A History of the County of Northampton: Volume 3. Originally published by Victoria County History, London, 1930.
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Tingdene, Thingdene (xi cent.); Thyngden, Tynden (xiii cent.); Thynden (xiv cent.); Thingdon (xvi cent.); Finedon (xviii cent.).
The parish of Finedon contains 3,541 acres of land. It rises to a little over 300 ft. above the ordnance datum from the River Ise which forms the western boundary. The sub-soil is Upper Lias, and Great and Inferior Oolite, the surface soil being clay producing wheat and barley. The parish was formed into an urban district in 1894 with a council of twelve members. It was inclosed under a private Act of Parliament. (fn. 1) The large village lies at the intersection of the roads from Wellingborough to Thrapston and from Higham Ferrers to Kettering. It is a somewhat uninteresting looking town of redbrick houses, a red brick water tower on the Irthlingborough road being a prominent landmark. The rectory house stands on the north-west of the church and is a well-designed building of two stories, faced with ironstone and roofed with Collyweston slates, erected in 1688 by Roger Altham, rector. A few late 17th or early 18th century houses remain in the old part of the town, one of them in Mulsho Square with a thatched roof, is dated 1693 and another in the same square is dated 1736. In Church Street, the Charity School for girls is a well-designed two-story house with slated roof erected in 1712, while the Gothic revival is represented by the Almshouses in the same street, built in 1847 and by the Bell Inn. At the west end of the town is the Old Hall or manor house which was rebuilt about 1835, (fn. 2) and enlarged some twenty years later, (fn. 3) but it incorporates on the north-west side some rooms belonging to a former structure, which appears to have been an Elizabethan house of only moderate size. The existing mansion is a picturesque gabled building of local yellow stone, with Weldon stone dressings. (fn. 4) Iron-stone was formerly worked and the Finedon Ironworks belonging to the Glendon Iron Ore Company are now disused. The principal industry at the present time is the manufacture of boots and shoes. Finedon station on the London Midland and Scottish Railway is two miles from the village in Isham parish.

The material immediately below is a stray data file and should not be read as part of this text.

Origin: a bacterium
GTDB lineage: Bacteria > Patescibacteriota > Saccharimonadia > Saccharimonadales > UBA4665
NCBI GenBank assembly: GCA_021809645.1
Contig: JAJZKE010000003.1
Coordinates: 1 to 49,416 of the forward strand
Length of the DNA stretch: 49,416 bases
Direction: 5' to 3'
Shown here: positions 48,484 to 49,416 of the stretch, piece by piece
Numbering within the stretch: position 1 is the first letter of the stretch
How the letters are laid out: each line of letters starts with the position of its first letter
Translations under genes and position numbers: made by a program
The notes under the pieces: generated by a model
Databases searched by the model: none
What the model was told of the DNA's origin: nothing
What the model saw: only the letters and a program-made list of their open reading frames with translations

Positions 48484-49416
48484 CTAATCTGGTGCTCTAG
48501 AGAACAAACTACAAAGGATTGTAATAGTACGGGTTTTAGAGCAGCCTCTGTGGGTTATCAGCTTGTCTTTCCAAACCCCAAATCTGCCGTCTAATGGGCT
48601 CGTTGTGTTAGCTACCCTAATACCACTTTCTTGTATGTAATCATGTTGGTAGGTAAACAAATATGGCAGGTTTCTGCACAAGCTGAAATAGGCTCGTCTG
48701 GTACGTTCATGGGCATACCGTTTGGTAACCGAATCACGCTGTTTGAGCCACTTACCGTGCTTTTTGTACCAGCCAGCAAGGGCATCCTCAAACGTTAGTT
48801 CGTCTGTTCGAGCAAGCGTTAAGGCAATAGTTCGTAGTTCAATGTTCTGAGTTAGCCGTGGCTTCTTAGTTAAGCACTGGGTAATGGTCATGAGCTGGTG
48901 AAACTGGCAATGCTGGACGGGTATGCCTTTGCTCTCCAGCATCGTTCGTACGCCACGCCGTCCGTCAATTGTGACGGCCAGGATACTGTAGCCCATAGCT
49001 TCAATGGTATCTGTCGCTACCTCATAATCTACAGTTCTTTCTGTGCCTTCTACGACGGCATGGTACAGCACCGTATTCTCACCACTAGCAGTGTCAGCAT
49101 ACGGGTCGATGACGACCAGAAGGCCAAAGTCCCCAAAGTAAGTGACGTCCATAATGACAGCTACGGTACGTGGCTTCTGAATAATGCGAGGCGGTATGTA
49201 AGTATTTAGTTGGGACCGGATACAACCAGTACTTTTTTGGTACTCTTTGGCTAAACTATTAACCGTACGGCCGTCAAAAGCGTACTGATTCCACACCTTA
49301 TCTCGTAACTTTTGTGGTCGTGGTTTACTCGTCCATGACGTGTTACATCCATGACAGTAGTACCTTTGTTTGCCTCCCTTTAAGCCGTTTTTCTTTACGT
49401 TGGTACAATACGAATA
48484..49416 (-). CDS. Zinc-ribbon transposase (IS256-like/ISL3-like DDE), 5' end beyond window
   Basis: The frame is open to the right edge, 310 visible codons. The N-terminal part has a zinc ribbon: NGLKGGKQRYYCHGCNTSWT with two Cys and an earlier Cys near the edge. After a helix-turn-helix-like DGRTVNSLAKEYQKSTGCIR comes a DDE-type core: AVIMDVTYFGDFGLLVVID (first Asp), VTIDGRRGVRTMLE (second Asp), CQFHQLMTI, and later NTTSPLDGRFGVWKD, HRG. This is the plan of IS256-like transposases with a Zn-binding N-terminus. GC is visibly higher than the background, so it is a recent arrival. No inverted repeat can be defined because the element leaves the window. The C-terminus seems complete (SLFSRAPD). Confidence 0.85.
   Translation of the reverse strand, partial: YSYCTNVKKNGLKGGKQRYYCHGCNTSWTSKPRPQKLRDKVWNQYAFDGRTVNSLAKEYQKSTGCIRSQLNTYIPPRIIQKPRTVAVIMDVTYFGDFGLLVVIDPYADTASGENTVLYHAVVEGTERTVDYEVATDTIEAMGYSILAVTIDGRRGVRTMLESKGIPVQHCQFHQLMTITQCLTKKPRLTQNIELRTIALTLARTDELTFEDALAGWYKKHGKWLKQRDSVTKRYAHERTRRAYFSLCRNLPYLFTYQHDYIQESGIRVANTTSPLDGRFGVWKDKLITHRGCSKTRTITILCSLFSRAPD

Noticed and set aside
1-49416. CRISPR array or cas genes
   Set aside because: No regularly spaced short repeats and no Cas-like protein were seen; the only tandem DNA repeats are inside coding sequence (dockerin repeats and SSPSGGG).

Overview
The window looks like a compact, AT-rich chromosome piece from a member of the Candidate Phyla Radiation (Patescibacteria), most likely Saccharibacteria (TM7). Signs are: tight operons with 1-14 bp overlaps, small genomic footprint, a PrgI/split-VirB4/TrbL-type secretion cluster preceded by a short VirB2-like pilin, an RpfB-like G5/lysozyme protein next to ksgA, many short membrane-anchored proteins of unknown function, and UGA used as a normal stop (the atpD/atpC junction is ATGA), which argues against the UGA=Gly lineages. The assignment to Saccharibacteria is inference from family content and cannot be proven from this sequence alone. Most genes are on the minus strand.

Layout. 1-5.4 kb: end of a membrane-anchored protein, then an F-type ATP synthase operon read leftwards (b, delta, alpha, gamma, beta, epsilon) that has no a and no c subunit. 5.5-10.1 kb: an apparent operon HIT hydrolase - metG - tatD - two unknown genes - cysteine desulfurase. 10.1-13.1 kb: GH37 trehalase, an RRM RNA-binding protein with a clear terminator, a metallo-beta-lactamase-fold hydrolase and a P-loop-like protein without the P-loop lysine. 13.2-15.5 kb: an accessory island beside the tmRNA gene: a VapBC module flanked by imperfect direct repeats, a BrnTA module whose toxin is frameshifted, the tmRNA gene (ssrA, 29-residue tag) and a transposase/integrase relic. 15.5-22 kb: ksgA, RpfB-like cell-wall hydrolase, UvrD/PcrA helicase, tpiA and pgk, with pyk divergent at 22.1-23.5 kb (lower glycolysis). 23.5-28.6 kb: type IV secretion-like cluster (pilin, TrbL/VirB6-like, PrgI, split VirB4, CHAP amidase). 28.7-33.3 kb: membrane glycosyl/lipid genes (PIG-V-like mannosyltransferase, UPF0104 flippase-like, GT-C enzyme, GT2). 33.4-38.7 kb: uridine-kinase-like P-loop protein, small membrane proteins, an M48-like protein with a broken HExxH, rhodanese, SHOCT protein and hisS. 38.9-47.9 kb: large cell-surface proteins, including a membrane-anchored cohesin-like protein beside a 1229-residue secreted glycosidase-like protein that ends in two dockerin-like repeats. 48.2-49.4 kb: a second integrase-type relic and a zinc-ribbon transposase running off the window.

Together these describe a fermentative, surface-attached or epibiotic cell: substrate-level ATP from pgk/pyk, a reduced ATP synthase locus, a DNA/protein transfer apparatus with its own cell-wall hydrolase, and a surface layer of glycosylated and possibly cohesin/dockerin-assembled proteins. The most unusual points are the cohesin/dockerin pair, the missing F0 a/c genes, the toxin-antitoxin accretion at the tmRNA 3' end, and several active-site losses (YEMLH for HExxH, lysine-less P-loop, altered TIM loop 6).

In the reign of Edward the Confessor, Queen Edith held the great soke of Finedon, which contained 27 hides of land in six hundreds. In 1086 it was in the king's hands and formed part of the ancient demesne of the crown. Only 11 hides were in the later hundred of Huxloe and a holding of 9½ hides seems to represent the manor of FINEDON. (fn. 5) In the 12th century survey of the county, the king held 10 hides there. (fn. 6) The men of Finedon in 1388 successfully claimed that it was ancient demesne and proved their right to be quit of toll throughout the kingdom. (fn. 7) The sokemen of the ancient demesne appear in a rental of the manor in 1423. (fn. 8) The manor apparently remained in the crown until King John granted it in 1200 for life at fee-farm to his clerk, Stephen de Clay, (fn. 9) who was holding it in 1209. (fn. 10) In 1217 it was granted to Thomas Malemains (fn. 11) and in 1218 to William Longsword, Earl of Salisbury, (fn. 12) who possibly retained it till his death in 1226. (fn. 13) At some time, however, it was granted to the justiciar, Hubert de Burgh, but after his outlawry, (fn. 14) it was given to Stephen de Segrave and his heirs. (fn. 15) Stephen's son Gilbert was holding the manor in 1234, when he was ordered to restore it to Hubert de Burgh. (fn. 16) In 1241 it was at farm to the men of Finedon, (fn. 17) but in the same year the manor was granted in fee to William, son of William de Forz, count of Aumale, and his wife Christina, daughter and heir of the Earl of Chester, in part compensation for her inheritance in the earldom. (fn. 18) In 1246 they granted one moiety of the manor to Richard de Bolebec, (fn. 19) but retained the other moiety, which passed to their daughter Divorgilla, the wife of John Balliol. (fn. 20) From her it went to John de Burgh, grandson of the justiciar. (fn. 21) On his death in 1279, (fn. 22) his moiety was assigned to his eldest daughter, Divorgilla, the wife of Robert Fitz Walter, Lord Fitz Walter, who in 1283 sub-infeudated their moiety of Finedon. (fn. 23) One quarter of the manor was granted to Ralph de Kirketon, who held it by the service of a quarter of a knight's fee. (fn. 24) He demised it to William Bernak, probably only in settlement on Alice de Kirketon. (fn. 25) Alice may have been identical with Alice the wife of John de Thorp, who jointly with her husband was holding it in 1321. (fn. 26) She granted it for his life to John de Harwedon, who was the tenant in 1334, (fn. 27) but in 1341 William de Thorp sold the reversion to Simon Simeon of Grimsthorp. (fn. 28)